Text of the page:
Would he have had a bigger lead with a different turnout approach?
With the publication of two polls showing very different pictures of the UK’s biggest political betting event for years there’s going to be even more scrutiny of how the figures are produced. There are matters in relation to the YouGov approach that I have written to Peter Kellner about that I hope to discuss in the next few days
In the meantime we now have the detailed data from ICM which on Wednesday night reported top-line figures of a Johnson margin of just one per cent.
As I discussed at the time the survey caused me to close down a large part of my betting position on the Tory. Now, after looking at the detail from ICM, I am back backing Boris again.
The challenge for pollsters in this election is dealing with lowish turnouts. For how can pollsters be sure that those who say they will vote in a particular way actually do so? There’s not a very good history here for in the 2000 and 2004 elections turnouts were in the mid-30s which led to some skewed figures from the phone pollsters with big over-statements of Ken’s position.
Like in all ICM voting intention polls those Londoners interviewed for the Mayoral race were asked to rate on a scale of 1 to 10 how certain it is that they would vote. Reproduced above is the relevant section of data and as can be seen Boris supporters 59% rated themselves as “certain” compared with 49% for Ken. So if the poll was just restricted to just them then Boris has 43% to Ken’s 36%. Taking the 9/10s into account as well the split becomes Boris 41% to Ken’s 35%.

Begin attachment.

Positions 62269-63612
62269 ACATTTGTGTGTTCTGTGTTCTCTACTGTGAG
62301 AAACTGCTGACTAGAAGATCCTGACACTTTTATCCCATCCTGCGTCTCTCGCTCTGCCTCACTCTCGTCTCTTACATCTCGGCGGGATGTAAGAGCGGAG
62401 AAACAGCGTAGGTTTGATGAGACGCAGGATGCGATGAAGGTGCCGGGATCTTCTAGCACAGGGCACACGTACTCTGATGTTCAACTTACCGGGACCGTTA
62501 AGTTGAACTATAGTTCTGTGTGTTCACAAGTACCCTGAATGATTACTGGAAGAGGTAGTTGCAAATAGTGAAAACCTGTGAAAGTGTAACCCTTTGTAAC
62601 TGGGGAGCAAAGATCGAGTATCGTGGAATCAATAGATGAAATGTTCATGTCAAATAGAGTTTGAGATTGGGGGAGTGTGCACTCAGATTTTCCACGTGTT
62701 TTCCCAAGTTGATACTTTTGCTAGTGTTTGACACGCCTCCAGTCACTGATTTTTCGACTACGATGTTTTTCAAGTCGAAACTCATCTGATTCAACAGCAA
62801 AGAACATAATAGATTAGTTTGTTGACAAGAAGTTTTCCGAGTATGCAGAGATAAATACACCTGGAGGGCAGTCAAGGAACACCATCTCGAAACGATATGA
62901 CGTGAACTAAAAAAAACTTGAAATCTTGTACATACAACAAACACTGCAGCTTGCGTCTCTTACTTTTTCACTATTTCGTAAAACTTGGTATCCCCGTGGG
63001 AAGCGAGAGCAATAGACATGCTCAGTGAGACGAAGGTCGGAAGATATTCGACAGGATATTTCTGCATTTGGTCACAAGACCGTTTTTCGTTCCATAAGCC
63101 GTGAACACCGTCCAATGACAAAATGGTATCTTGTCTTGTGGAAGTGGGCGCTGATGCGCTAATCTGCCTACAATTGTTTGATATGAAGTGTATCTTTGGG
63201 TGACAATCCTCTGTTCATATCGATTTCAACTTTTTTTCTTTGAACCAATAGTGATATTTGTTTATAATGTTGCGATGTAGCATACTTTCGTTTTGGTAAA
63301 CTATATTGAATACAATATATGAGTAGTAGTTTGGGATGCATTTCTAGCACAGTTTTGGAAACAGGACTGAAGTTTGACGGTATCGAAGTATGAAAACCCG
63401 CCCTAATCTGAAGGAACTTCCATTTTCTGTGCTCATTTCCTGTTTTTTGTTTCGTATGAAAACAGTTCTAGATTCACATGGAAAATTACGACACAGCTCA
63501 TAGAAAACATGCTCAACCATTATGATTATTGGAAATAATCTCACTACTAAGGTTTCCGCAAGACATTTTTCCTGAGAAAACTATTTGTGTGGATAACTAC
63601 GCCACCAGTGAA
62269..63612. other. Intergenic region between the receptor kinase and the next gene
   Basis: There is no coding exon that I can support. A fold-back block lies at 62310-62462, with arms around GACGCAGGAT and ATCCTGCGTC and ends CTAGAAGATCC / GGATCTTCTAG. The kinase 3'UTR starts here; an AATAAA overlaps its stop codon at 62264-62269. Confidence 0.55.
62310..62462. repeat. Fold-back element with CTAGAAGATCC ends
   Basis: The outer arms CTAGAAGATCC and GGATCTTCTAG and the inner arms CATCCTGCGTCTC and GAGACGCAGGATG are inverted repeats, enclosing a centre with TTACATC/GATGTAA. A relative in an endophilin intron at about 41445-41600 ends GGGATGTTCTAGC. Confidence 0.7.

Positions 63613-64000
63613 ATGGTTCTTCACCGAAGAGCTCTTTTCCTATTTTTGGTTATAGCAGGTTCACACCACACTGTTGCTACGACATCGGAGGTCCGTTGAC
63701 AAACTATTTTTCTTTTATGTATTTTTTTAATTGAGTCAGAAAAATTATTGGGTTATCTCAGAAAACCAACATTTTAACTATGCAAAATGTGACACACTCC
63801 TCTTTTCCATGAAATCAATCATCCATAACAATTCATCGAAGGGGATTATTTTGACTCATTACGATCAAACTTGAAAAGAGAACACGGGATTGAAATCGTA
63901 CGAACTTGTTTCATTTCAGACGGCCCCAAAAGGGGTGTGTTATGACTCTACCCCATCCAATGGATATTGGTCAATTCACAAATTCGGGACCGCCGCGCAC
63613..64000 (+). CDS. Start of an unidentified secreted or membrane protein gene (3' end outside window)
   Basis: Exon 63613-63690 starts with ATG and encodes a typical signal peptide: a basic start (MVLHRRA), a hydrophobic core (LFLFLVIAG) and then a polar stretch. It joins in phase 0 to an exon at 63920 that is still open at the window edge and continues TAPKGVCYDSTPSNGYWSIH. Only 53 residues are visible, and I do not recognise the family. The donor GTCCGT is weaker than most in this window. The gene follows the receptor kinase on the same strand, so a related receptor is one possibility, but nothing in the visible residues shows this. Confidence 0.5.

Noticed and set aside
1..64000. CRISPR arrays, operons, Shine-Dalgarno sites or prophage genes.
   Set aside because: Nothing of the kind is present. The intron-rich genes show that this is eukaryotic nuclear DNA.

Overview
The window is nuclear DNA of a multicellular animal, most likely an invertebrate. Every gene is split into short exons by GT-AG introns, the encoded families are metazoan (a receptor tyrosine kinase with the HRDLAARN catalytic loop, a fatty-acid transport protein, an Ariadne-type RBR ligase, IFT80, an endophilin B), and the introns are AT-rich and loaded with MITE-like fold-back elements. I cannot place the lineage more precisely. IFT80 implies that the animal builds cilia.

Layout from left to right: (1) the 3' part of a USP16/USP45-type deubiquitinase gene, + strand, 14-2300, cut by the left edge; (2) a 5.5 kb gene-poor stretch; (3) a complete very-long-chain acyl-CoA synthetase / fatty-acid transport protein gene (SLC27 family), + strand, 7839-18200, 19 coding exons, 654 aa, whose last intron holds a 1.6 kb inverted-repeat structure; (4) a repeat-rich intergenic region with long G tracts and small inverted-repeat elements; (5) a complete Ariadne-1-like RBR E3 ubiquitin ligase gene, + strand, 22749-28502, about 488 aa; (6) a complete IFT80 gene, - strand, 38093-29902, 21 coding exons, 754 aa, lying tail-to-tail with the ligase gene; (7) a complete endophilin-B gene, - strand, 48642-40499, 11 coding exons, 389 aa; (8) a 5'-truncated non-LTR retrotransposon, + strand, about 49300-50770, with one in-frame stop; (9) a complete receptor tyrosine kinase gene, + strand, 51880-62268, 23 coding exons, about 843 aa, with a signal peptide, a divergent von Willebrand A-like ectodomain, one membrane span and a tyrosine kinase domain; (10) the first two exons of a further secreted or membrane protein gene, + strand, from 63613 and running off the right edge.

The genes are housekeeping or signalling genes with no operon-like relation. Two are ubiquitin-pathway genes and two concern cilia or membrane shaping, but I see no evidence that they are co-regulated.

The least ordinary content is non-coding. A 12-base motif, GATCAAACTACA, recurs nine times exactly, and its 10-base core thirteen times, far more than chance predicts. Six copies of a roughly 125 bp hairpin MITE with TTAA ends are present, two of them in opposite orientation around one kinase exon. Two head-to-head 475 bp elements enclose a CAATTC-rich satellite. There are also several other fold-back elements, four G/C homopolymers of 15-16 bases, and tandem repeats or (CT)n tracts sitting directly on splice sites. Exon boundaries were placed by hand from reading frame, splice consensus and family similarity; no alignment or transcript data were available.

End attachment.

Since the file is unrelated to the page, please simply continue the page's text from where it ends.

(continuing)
Some pollsters weight responses so an 8/10 answer is only worth four-fifths of the value of a 10/10. ICM don’t do this – everybody rating themselves as 7/10 or more is included and given the same value.
Now this approach might be right for general election voting intentions but will it work in a much lower turnout election like the one on May 1st? If I was a Ken backer I would be worried by the lower certainty ratings. We’ll know when the results are declared but the ICM data has given me the confidence to put four figures bets on Boris again.
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